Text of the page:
Being able to record and share information all over the world at such a fast pace, allows for stories to break almost instantly, and although this information will not tell the whole story, it creates awareness on the subject, which is important for many political movements in countries of distress that do not normally receive global attention. Last year in Egypt, Libya, and Syria twitter was one of the platforms that helped voice (and unite) numbers of people. It will be interesting to see what happens with Twitter issuing its new censorship laws.

    • Boon Han says:

      I fully agree with Meredith about how the prevalence of smartphone videos have returned some “power” back to the common man as opposed to how media conglomerates and even some governments used to dominate the entire narrative and spread their desired propaganda in the past.

      Take for example the conflict in Syria, while the government banned all reporters from entering Syria to report on the conflicts to keep them away from the scrutiny of the international community, videos taken using smartphones are still being uploaded onto the internet for the world to see. As a result, the Syrian government is facing increasing pressure from the international community to cease the blood bath.

      The emergence of such a trend has definitely been a positive step in ensuring transparency in the world. No matter how big an organization or how powerful a government, it has now become near impossible to cover up dubious events and incidents.

  14. grabernieto says:

    Technology and how accessible it is to individuals all around the world is one of the clear signs of globalization. The way media these days is propagated at fast and immeadiate speeds is what makes the world less apart. Technology is also helping shaped up the journalism industry, since anyone can be their own reporter. Take for example a personal experience, 2 years ago there was riots in Ecuador (my country of origin) and the way I stayed informed was not by newsmedia, but by videos of regular citizens who documented their experiences. This resulted very convenient for me since I did not have access to local media and viral sites like youtube are accessible from the comfort of my computer. The fast flow of information, shows how easy technology is to more people than ever. It also is helping bridge geographic and information barriers. The future of communication and media is in the hands and in the control of the citizens worldwide.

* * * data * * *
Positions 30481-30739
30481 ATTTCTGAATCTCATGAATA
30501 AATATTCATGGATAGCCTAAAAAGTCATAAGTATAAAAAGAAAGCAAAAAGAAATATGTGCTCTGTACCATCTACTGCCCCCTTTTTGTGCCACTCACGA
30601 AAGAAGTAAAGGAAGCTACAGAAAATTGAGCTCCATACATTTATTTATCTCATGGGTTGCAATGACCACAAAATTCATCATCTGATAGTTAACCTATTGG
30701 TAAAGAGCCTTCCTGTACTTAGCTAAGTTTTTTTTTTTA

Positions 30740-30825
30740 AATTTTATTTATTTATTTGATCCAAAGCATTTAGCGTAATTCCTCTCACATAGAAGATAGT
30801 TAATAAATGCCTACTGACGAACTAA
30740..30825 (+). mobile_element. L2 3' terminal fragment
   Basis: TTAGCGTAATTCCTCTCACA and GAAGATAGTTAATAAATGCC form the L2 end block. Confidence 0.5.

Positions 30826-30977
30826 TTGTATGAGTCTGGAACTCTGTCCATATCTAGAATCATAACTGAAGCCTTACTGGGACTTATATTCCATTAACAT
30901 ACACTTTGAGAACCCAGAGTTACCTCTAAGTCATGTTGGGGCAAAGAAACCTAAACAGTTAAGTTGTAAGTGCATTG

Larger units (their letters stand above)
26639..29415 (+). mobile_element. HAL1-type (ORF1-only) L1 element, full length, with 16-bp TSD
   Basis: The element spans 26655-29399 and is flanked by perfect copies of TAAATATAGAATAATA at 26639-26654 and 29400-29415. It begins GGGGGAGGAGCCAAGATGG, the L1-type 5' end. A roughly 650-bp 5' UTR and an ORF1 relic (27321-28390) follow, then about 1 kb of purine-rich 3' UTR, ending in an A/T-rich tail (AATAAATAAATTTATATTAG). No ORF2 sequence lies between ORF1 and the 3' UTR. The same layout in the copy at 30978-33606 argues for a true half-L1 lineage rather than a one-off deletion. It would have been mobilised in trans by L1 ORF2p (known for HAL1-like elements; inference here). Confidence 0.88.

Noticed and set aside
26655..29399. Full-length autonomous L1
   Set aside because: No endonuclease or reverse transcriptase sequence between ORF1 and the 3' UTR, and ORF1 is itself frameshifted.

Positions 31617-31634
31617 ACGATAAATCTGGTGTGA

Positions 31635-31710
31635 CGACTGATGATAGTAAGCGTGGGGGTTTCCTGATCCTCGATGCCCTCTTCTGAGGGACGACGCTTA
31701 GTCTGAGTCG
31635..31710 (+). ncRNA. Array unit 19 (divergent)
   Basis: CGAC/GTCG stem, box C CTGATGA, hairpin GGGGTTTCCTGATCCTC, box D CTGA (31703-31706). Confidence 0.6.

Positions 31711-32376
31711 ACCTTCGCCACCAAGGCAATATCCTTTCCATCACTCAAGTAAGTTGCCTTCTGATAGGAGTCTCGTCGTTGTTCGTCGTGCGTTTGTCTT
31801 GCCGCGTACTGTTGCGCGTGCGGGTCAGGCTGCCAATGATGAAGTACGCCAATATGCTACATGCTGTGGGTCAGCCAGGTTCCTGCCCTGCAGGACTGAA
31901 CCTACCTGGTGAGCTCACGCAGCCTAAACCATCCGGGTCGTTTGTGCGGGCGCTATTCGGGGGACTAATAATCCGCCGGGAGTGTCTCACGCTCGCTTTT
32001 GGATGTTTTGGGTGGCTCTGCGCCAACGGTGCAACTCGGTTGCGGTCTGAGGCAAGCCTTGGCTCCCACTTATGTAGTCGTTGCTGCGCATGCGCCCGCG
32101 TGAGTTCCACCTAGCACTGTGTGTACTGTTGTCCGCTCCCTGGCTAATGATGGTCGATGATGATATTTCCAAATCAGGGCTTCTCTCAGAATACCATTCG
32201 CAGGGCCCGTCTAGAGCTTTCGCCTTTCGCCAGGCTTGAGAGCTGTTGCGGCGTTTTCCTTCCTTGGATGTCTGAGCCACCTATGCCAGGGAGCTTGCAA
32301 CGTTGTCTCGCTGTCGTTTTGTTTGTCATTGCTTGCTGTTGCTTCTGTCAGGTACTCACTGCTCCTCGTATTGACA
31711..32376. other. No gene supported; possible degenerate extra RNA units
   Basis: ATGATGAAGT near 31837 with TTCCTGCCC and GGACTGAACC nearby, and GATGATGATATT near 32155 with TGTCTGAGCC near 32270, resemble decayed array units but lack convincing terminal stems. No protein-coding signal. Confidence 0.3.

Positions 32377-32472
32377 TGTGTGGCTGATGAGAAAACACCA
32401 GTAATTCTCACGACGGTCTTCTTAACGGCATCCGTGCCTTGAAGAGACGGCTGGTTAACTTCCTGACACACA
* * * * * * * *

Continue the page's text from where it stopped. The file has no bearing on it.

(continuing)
15. Alex says:

    Definitely sounds like the use and acceptance of smartphone video varies across cultures, that it can expose actions during times of social or political unrest. It’s interesting to hear that in China, the focus is on removing the videos, rather than punishing them or doing something to discourage people from posting them. For instance, in the U.S., it is illegal to download music without paying for it, but there are several web sites that allow you to do so. Every once in a while, some random person gets charged or sued a big amount of money for pirating music. For instance, there was a BU student a few years ago that got taken to court for thousands of dollars to make repayment for downloading music illegally which was seeen as taking money from musical artists. The system was just trying to make an example out of this one student as a scare tactic so that people would stop downloading illegally. I think this is definitely a cultural difference in how to enforce a regulation.

    I also think that we are all speaking to the fact that smartphone video brings ease of use and reporting into our own hands, as well as complicates or changes the journalism industry, which can give us more freedom to discern information or more difficulty discerning information, depending on how you look at it.

    It sounds like in places like Colombia and Ecuador, video is empowering people during unrest, whereas in China it is being censored if the content conflicts with or challenges the government. It seems for those of us from the U.S., the view of smartphone video is neutral.

    Mimi – can you give any insight on Saudi Arabia’s reaction to this type of technology? How people use it, or how it’s dealt with?

  16. zhoulinjolin says:

    Hi Alex, my capstone topic last semester is just about the user generated videos. Last year, a train crash accident happened in China. Before reporters went into the accident area, a lot of videos and pictures filmed at the site by spectators had been uploaded to internet, especially Microblog (Chinese Twitter). I agree with you that people believe the Government’s report was unjust. They want other people to see what was really happening. They also used these pictures as evidence to question the Government’s statements about death toll. I believe the way that everyone is a reporter can push the government to build up an effective channel–both online and offline–to communicate with the public. And it is true that through user generated videos people can get more truths.

    But a big concern is about the user’s ability to generate just news content. Usually videos shot by people standing by are more persuasive to the public. The speed of its spreading online is also crazy. If the content of the video is just a quote out of context or is not fair, the communication could be chaotic.